Ballot Number: N/A — signatures awaiting verification from the Secretary of State’s office
    Proponents: New Approach Missouri
    Website: New Approach MissouriInitiative Language
    Summary: The initiative creates a statewide system for production and sale of medical cannabis and medical cannabis products. It also provides for limited and regulated patient cultivation. The initiative levies a four percent retail tax, and all revenue in excess of the cost of regulating the medical cannabis program will go to help Missouri’s veterans. The initiative maintains the current prohibition on public use and driving under the influence. It also allows the Department of Health and Senior Services to institute a seed-to-sale tracking system to ensure that the product and money do not reach the illicit market. The initiative puts the Missouri Department of Health and Senior Services in charge of licensing and implementation, but also allows the department to contract with other state agencies when necessary for effective and efficient regulation. Sixty-two percent of registered voters voice support for the measure, according to survey data compiled by Public Policy Polling.


    Montana
    Name: Montana Medical Marijuana Initiative
    Ballot Number: I-182
    Proponents: Montana Citizens for I-182
    Website: YesOn182Initiative Language
    Summary: I-182 repeals the limit of three patients for each licensed provider, and allows providers to hire employees to cultivate, dispense, and transport medical marijuana. I-182 repeals the requirement that physicians who provide certifications for 25 or more patients annually be referred to the board of medical examiners. I-182 removes the authority of law enforcement to conduct unannounced inspections of medical marijuana facilities, and requires annual inspections by the state.


    Nevada
    Name: Nevada Marijuana Legalization Initiative
    Ballot Number: Question 2
    Proponents: Coalition to Regulate Marijuana Like Alcohol in Nevada
    Website: Regulate Marijuana Like Alcohol in NevadaInitiative Language
    Summary: The ballot language permits adults to possess and grow personal use quantities of cannabis (up to one ounce and/or six plants) for non-commercial purposes. The measure also regulates and taxes the commercial production and retail sale of cannabis. It states, “The People of the State of Nevada find and declare that the use of marijuana should be legal for persons 21 years of age or older, and its cultivation and sale should be regulated similar to other businesses.”

  • by Kevin Mahmalji, NORML Outreach Coordinator June 28, 2016

    As predicted, 2016 is turning out to a historic year for the marijuana legalization movement. With three statewide initiatives already cleared for the November ballot (Florida, Nevada, Maine) and several other initiative campaigns awaiting certification, there has never been a greater need for grassroots marijuana activism. From gathering signatures and making volunteer recruitment calls, to data entry and talking face to face with voters, there is still plenty of work to be done. To get involved today, simply follow the three easy steps below!

    First, please consider becoming a member of our organization (NORML Membership). In addition to being a part of the nation’s longest serving marijuana law reform group and getting a great membership package, we have compiled an extensive collection of fact-based information that you can use to support your efforts as you engage lawmakers in your community. Regardless of the point you’re trying to make (recreational, medical, hemp, CBD, etc.) you’ll find recent studies, articles and other resources that will help reinforce your argument (NORML Library).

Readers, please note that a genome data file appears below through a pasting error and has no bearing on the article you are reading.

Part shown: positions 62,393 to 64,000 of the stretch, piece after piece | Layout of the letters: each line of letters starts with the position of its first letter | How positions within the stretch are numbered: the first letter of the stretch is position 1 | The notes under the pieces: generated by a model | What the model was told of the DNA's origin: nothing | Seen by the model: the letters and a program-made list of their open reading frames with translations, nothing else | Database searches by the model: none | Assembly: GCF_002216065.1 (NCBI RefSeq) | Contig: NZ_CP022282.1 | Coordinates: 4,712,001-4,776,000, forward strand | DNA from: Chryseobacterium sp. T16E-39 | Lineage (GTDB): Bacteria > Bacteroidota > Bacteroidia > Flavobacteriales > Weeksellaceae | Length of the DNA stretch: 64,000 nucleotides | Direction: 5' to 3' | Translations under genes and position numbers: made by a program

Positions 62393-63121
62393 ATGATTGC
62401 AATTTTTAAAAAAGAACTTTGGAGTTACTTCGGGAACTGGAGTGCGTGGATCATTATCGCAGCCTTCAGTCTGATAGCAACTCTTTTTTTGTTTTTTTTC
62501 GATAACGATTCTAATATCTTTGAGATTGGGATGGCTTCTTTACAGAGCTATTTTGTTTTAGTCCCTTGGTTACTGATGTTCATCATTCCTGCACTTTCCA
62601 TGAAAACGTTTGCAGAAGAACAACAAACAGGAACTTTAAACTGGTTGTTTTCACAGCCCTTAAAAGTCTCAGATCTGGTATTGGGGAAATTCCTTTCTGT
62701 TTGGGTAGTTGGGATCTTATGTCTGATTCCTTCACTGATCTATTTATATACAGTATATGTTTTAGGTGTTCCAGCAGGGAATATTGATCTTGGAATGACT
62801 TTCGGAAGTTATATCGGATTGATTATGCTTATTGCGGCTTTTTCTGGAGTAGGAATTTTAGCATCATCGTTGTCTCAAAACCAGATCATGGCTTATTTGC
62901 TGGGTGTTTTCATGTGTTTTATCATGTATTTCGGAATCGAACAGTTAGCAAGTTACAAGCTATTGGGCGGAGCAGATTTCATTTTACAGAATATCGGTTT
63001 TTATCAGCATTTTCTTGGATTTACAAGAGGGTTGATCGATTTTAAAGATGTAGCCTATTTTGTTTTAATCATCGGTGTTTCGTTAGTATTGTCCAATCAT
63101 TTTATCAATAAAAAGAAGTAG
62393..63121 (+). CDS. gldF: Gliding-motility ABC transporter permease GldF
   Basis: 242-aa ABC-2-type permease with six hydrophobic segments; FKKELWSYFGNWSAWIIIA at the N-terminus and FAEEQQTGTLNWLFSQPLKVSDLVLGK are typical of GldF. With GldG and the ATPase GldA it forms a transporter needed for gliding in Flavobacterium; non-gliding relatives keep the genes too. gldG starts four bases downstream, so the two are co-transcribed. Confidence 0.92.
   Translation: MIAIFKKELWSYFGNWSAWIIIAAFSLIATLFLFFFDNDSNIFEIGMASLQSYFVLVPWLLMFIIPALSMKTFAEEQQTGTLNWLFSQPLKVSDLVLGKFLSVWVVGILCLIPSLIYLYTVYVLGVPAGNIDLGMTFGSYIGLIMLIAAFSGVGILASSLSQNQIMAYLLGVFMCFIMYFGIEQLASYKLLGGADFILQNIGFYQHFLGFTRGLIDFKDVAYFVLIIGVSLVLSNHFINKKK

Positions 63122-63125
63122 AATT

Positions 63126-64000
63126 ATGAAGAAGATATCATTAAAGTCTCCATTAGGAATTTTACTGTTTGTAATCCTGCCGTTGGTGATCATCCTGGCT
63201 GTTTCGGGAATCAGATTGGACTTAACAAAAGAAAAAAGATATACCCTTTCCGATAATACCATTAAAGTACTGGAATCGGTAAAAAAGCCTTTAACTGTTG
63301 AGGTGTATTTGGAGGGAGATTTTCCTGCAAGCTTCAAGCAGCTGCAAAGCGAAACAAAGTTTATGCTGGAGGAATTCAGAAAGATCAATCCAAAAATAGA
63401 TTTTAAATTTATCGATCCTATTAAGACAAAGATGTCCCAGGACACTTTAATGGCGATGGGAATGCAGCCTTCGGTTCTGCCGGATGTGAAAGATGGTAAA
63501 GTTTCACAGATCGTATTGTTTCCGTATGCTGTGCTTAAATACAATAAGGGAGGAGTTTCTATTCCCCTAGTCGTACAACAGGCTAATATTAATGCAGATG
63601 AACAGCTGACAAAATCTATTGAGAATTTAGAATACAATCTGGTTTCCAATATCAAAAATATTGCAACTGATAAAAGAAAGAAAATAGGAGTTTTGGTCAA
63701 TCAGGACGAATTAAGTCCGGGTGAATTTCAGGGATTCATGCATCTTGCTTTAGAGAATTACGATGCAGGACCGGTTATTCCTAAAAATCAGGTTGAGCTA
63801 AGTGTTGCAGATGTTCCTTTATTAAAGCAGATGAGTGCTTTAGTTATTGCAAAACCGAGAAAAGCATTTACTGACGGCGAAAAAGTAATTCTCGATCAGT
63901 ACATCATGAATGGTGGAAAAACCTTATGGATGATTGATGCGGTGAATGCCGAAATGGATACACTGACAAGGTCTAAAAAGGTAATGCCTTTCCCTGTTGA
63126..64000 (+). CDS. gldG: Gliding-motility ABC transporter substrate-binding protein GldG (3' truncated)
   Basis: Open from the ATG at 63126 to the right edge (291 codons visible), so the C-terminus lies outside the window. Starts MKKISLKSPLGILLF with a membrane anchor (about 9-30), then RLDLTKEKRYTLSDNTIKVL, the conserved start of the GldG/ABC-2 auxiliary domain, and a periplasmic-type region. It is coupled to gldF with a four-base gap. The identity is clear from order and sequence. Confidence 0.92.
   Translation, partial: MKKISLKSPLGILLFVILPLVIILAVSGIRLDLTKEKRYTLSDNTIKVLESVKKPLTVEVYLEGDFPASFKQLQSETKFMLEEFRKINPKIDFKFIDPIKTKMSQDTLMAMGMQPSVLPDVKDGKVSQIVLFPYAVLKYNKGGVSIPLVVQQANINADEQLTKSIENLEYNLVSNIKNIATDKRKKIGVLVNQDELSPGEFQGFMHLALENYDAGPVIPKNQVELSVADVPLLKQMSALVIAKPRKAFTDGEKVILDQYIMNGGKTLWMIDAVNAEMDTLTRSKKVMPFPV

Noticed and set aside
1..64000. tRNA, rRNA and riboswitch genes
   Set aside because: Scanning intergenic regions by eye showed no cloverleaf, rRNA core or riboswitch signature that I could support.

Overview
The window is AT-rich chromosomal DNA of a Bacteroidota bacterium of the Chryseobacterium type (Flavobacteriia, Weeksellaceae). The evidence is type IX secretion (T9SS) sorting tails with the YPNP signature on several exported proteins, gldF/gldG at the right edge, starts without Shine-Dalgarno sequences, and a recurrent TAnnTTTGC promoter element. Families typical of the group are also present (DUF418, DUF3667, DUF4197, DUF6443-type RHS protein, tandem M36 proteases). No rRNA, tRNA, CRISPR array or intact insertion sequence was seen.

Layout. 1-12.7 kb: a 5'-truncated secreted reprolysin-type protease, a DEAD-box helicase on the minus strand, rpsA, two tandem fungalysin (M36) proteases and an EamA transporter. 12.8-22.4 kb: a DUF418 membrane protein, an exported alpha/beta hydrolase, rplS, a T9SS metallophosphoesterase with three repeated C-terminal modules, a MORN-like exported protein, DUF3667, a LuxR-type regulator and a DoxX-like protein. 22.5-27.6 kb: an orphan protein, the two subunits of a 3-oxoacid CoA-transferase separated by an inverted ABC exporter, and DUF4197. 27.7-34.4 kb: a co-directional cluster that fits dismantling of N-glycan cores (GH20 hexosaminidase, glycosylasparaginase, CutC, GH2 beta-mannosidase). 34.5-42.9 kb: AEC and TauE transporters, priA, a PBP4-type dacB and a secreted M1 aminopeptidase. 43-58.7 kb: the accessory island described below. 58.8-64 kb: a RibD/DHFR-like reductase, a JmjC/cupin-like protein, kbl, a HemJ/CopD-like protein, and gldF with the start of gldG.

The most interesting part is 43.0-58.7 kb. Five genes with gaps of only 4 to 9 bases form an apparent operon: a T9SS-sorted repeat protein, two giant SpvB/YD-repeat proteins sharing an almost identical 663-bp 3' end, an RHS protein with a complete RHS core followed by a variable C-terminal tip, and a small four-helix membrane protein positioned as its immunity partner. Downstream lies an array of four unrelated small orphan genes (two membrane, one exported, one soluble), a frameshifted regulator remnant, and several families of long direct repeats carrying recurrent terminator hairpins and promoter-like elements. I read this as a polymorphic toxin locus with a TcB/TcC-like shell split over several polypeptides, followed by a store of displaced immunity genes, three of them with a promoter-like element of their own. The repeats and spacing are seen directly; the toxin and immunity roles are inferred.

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    Second, if there isn’t already a NORML affiliate in your community (Chapter Locator), I encourage you to begin the process of forming your own chapter. For more than 40 years, NORML affiliates and chapters have been leading reform conversations on the local and state level, and they continue to be the driving force behind policy decisions regarding marijuana. If this is something that you’d like to be a part of, please take a few minutes to review NORML’s new Chapter Starter Packet. It will serve as your number one resource as you get started. If you need help finding others to join you, I’m happy to help connect you with people in your area.

    Third, start contacting your local, state and federal representatives about pending marijuana-related legislation by using our online Action Alert Center. We’re constantly monitoring dozens of marijuana-related bills from around the country so we’re able to provide you with the most up-to-date legislative alerts and talking points. In addition to advocating for marijuana law reform using the legislative process, we also welcome the opportunity to work with your organization to draft a municipal ordinance, similar to the ones recently adopted by local governments in Ohio and Florida.

    I look forward to working with you to establish a new community of marijuana activists in your state! For more information about forming a NORML chapter or getting involved with marijuana law reform efforts, please email KevinM@NORML.org or visit NORML.org.

  • by Kevin Mahmalji, NORML Outreach Coordinator June 16, 2016

    After a narrow defeat in 2014, Florida voters will have another opportunity to legalize medical marijuana this November by voting YES on Amendment 2, but not before being inundated with misinformation from some of Florida’s most notorious marijuana prohibitionists. With more than $10 million dollars committed to defeating the measure, Floridians can expect a salvo of refer madness unlike anything we’ve seen in the past. Even in states that have legalized the recreational use of marijuana – Colorado, Washington, Oregon and Alaska – anti-marijuana groups spent roughly $800k between all four states fighting legalization efforts.10256946_530961753717152_6194363317718419167_n